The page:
Less than 30 people turned out for a face-to-face meeting with the Chief Constable of North Wales Police Richard Brunstrom.
The chief constable said lives had been saved by cracking down on speeding
However, the event in Llandudno went on for almost three hours and there were lively exchanges about his views on drugs and speeding.
Mr Brunstrom plans to hold another 50 'road shows' across the force area.
He wants the public to be able to form their own impressions of him rather than having to rely on the media.
Mr Brunstrom said he was disappointed with the turnout at Thursday's meeting, but will look at whether future events can be better publicised.
There was general agreement about his policy to curb anti social behaviour, and he said the force were pioneers in Britain in using new powers against 'boy racers.'
Twenty one cars had been seized and they were not returned until £180 cash had been paid.
But his views on drugs, and advocating the decriminalisation of heroin, with addicts treated as patients, did not meet with such approval.
In Britain, he said, billions went to organised criminals who provided drugs, and it was obvious that the present policy was not working.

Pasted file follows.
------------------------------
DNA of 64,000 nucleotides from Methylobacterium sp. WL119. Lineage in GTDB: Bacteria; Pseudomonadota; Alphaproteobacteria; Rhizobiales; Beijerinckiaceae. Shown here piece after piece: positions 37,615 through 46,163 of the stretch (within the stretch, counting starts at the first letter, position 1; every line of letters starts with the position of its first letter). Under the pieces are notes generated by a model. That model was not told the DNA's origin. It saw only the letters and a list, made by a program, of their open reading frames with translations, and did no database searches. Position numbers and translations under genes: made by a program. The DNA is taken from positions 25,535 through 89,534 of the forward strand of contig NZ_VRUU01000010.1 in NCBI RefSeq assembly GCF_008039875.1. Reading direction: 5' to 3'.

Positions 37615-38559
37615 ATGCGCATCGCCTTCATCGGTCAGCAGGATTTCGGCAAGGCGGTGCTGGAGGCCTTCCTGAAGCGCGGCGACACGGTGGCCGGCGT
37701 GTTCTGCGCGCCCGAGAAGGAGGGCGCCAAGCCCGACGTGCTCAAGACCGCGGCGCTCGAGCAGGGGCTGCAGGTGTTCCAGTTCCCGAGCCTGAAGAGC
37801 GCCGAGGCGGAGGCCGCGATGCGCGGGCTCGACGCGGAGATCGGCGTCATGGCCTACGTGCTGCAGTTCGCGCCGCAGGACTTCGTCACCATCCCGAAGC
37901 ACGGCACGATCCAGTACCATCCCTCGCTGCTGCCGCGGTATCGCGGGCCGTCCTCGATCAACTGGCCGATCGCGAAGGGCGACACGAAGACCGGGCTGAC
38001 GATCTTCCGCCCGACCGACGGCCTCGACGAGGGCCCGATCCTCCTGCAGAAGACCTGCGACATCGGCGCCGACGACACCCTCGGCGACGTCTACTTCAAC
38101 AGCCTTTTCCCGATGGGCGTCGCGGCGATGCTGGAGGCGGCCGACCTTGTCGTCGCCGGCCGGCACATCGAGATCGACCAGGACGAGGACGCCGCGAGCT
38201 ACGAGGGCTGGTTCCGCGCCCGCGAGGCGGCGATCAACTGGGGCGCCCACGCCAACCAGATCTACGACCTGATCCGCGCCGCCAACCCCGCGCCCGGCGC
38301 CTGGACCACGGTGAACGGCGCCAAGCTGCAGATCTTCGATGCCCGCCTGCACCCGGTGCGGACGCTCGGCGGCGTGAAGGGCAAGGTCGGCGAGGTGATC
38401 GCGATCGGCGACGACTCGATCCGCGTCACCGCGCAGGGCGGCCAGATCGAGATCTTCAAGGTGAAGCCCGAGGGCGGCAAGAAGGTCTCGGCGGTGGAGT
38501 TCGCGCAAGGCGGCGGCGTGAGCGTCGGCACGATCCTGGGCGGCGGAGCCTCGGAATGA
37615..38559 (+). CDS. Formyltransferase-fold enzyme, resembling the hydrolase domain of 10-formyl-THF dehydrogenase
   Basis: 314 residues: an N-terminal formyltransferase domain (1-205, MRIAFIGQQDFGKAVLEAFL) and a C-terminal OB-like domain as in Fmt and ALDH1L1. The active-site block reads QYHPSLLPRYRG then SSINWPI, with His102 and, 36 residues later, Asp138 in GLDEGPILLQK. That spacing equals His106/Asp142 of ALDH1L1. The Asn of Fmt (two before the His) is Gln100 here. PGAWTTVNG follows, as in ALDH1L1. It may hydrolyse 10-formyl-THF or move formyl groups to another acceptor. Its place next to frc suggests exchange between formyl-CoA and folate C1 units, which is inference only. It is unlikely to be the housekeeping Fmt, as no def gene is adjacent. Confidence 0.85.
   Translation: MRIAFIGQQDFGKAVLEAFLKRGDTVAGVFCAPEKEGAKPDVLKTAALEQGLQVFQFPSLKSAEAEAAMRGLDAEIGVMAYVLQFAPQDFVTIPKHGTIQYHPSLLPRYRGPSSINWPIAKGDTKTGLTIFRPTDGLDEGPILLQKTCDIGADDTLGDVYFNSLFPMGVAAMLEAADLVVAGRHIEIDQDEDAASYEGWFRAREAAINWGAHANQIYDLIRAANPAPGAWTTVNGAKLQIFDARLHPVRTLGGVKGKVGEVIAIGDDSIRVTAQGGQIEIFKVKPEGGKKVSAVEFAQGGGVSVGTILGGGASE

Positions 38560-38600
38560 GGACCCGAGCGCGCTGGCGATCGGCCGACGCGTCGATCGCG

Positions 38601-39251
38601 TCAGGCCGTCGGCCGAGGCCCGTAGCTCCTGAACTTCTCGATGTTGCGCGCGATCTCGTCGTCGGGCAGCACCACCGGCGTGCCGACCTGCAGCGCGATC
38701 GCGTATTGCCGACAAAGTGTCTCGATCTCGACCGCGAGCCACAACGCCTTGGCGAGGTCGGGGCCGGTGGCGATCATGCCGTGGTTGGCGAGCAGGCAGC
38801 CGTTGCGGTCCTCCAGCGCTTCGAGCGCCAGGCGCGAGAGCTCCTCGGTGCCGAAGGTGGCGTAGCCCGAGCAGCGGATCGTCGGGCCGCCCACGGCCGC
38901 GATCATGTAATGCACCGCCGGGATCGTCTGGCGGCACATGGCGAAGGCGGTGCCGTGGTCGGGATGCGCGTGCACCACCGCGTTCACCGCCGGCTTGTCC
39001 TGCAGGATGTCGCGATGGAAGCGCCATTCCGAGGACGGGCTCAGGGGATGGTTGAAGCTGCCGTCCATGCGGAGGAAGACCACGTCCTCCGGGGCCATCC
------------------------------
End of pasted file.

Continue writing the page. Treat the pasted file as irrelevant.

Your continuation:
When he gave details of how addicts could be treated and given safe heroin in controlled conditions, one member of the audience, a nurse, protested that cancer victims would not be happy about scarce NHS resources being used in such a way.
On speeding, Mr Brunstrom repeated his opinion that it was anti social behaviour, and he said it was a fact that about a third of road deaths in Britain were caused by speeding.
Mr Brunstrom urged motorists to buy a car with a speed limiter, saying he had one himself and so it was impossible to break the limit.
Local resident Neil Foden said: "It's a pity more people weren't here, they'd have got a different impression, perhaps from how Mr Brunstrom comes over in some of his interviews."